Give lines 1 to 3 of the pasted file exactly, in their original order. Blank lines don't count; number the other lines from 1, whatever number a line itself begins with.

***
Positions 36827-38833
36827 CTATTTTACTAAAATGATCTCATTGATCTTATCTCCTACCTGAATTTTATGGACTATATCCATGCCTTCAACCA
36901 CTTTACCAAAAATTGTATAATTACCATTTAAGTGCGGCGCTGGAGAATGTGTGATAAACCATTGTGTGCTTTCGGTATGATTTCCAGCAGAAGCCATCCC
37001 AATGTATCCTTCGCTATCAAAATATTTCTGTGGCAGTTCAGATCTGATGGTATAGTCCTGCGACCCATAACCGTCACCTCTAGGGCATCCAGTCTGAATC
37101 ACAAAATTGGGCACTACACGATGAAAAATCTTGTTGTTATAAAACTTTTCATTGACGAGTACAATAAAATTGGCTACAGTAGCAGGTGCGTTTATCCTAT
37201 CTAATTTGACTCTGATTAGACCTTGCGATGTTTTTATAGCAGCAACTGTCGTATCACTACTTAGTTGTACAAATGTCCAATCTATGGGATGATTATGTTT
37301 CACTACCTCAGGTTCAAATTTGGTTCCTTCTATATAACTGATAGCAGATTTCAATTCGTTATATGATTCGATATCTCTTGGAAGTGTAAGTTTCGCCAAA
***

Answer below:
Positions 36827-38833
36827 CTATTTTACTAAAATGATCTCATTGATCTTATCTCCTACCTGAATTTTATGGACTATATCCATGCCTTCAACCA
36901 CTTTACCAAAAATTGTATAATTACCATTTAAGTGCGGCGCTGGAGAATGTGTGATAAACCATTGTGTGCTTTCGGTATGATTTCCAGCAGAAGCCATCCC